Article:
AN ITALIAN Jesuit expelled from Syria in June due to his outspoken criticism of government violence has accused a controversial nun who visited Ireland last week of peddling “regime lies” about the crisis there.
Fr Paolo Dall’Oglio, who lived in Syria for 30 years and has been heavily involved in interfaith work in the country, described Mother Agnes Mariam as “an instrument” of President Bashar al-Assad’s regime. “She has been consistent in assuming and spreading the lies of the regime, and promoting it through the power of her religious persona,” he told The Irish Times yesterday. “She knows how to cover up the brutality of the regime.”
During her four-day visit to Ireland last week, Mother Agnes Mariam, who is superior at the Melkite Greek Catholic monastery in Syria, gave media interviews in which she claimed Christians in Syria were facing “extinction” and that rebels battling Assad were predominantly foreigners linked with al-Qaeda.
Fr Dall’Oglio, who has spent time with opposition activists in several restive parts of Syria, said these claims were “ridiculous” and constituted regime propaganda.
“I have been there, I know the people, including the youth, who are working for the revolution, and I know that what she is saying is insane. It corresponds with the regime version of the facts,” he said.
Mother Agnes Mariam, who visited Dublin and Belfast, had separate meetings with representatives of the Irish Bishops Conference justice and peace committee, Sinn Féin TD Seán Crowe, Nobel peace laureate Mairead Corrigan Maguire, and an official from the Department of Foreign Affairs.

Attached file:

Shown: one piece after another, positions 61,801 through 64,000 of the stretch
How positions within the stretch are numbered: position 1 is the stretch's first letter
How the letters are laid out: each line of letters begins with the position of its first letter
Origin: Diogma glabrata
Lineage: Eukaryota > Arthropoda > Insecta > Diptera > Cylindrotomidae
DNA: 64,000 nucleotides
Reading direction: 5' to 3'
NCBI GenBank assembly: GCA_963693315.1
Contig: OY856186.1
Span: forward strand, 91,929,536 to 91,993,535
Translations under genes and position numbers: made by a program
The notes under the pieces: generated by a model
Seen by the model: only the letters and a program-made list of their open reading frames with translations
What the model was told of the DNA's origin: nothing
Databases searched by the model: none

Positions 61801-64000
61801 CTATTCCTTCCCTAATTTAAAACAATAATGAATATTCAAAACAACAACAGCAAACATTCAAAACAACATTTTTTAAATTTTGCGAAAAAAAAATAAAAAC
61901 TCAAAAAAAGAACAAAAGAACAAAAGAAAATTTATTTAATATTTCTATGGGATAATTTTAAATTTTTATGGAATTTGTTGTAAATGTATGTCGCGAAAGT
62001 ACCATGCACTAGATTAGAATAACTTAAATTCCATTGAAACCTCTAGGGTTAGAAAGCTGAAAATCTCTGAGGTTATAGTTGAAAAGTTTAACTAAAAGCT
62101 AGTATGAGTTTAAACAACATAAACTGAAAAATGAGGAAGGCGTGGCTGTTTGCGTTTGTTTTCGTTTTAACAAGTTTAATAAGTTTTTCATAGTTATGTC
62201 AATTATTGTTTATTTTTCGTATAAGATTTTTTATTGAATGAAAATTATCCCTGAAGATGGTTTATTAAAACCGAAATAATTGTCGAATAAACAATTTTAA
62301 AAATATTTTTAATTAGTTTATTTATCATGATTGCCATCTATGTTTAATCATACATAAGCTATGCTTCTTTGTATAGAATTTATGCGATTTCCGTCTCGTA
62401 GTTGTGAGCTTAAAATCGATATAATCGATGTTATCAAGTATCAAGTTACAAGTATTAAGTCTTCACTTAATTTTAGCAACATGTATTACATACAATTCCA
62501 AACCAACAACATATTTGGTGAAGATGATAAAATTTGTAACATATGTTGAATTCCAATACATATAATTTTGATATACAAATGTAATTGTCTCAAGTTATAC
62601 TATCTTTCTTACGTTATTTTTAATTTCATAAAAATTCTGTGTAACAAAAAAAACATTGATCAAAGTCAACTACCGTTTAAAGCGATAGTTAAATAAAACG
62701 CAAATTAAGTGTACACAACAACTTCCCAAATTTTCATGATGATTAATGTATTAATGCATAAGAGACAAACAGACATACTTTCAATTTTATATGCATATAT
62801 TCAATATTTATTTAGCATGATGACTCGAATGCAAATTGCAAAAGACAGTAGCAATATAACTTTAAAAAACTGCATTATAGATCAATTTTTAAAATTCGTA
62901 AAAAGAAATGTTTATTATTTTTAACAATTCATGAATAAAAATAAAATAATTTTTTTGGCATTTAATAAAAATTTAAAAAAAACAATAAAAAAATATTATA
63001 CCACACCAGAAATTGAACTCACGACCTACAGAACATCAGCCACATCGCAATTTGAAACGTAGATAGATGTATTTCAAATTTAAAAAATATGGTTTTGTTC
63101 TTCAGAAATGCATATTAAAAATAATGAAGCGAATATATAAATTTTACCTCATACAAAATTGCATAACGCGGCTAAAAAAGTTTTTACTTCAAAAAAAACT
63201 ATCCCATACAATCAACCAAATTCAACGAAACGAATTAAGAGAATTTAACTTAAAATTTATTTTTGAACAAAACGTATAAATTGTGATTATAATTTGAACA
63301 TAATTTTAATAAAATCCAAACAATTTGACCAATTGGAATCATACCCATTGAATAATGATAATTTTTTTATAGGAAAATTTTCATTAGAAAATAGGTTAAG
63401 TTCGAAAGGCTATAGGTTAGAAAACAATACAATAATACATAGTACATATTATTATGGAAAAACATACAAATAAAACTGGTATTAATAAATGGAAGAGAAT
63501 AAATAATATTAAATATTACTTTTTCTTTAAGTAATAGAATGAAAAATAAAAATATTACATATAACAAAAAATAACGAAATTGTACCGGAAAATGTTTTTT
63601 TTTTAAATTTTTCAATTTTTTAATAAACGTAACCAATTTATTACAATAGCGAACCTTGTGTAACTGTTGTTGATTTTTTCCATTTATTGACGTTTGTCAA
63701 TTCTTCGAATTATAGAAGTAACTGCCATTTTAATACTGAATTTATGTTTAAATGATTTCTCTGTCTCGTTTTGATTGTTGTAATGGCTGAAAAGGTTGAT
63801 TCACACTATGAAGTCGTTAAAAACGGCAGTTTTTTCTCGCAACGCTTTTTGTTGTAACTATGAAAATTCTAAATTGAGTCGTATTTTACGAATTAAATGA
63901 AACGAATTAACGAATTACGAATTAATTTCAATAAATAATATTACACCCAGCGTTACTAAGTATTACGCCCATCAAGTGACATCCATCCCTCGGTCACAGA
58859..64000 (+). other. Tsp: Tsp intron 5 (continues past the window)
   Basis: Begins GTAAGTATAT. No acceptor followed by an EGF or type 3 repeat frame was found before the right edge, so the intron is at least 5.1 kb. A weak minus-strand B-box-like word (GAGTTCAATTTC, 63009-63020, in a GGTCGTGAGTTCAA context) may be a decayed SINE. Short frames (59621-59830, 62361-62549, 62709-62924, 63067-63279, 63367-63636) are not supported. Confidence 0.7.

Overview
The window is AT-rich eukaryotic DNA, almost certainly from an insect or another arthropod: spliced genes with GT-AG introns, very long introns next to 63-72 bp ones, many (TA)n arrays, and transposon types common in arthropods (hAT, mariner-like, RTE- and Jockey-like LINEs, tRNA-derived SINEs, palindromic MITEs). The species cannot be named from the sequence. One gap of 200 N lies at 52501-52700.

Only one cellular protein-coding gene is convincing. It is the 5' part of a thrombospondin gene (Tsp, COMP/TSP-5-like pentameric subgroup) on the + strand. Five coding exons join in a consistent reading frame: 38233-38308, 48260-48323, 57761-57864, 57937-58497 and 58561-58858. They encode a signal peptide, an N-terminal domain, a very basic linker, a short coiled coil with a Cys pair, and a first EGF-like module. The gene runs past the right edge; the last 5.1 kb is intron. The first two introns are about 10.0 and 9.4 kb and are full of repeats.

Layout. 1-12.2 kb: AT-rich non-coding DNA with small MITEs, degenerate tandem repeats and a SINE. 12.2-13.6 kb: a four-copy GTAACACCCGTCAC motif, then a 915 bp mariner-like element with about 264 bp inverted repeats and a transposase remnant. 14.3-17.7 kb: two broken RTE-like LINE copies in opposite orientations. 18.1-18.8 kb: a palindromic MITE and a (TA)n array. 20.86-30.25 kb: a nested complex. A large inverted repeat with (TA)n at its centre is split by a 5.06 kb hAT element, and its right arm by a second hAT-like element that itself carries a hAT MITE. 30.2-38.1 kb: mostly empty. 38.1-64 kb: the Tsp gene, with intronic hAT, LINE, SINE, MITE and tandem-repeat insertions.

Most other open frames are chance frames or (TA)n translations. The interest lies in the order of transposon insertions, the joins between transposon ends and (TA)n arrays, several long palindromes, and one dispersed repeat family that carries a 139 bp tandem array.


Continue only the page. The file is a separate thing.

One of her interlocutors here was taken aback when the nun claimed during their meeting that the Houla massacre, in which more than 100 civilians, more than half of them children, were killed, was an elaborate hoax concocted by rebels. This week a UN commission of inquiry concluded that Syrian government forces and the pro-Assad militia known as shabiha were responsible for the massacre.
In March, Mother Agnes Mariam was accused of running a “misinformation campaign” by a US-based Syrian opposition group called Syrian Christians for Democracy.
It said she maintains “close ties” to the Assad family and alleged she had fed selected visiting journalists “distorted facts and fake testimonies for the sole purpose of tarnishing the opposition’s image”.
The group referred to the role of a number of Christians in the Syrian uprising.
“Mother Agnes and those helping her are harming the Syrian people by disseminating negative pro-Assad propaganda and tearing at Syria’s social and religious fabrics,” it said. “The Christians in Syria, as well as the rest of the population, are in need of undivided support, backing, and funding. They do not need divisive rumours and the propagation of inaccurate information.”
Mother Agnes Mariam’s trip to Ireland was organised by Alan Lonergan, who acts as churches liaison officer with Sadaka, an Irish pro-Palestinian advocacy group, though he arranged the visit in a personal capacity.
“The impression people have of what is happening in Syria is very black and white,” he said. “We need to examine more of the grey area.”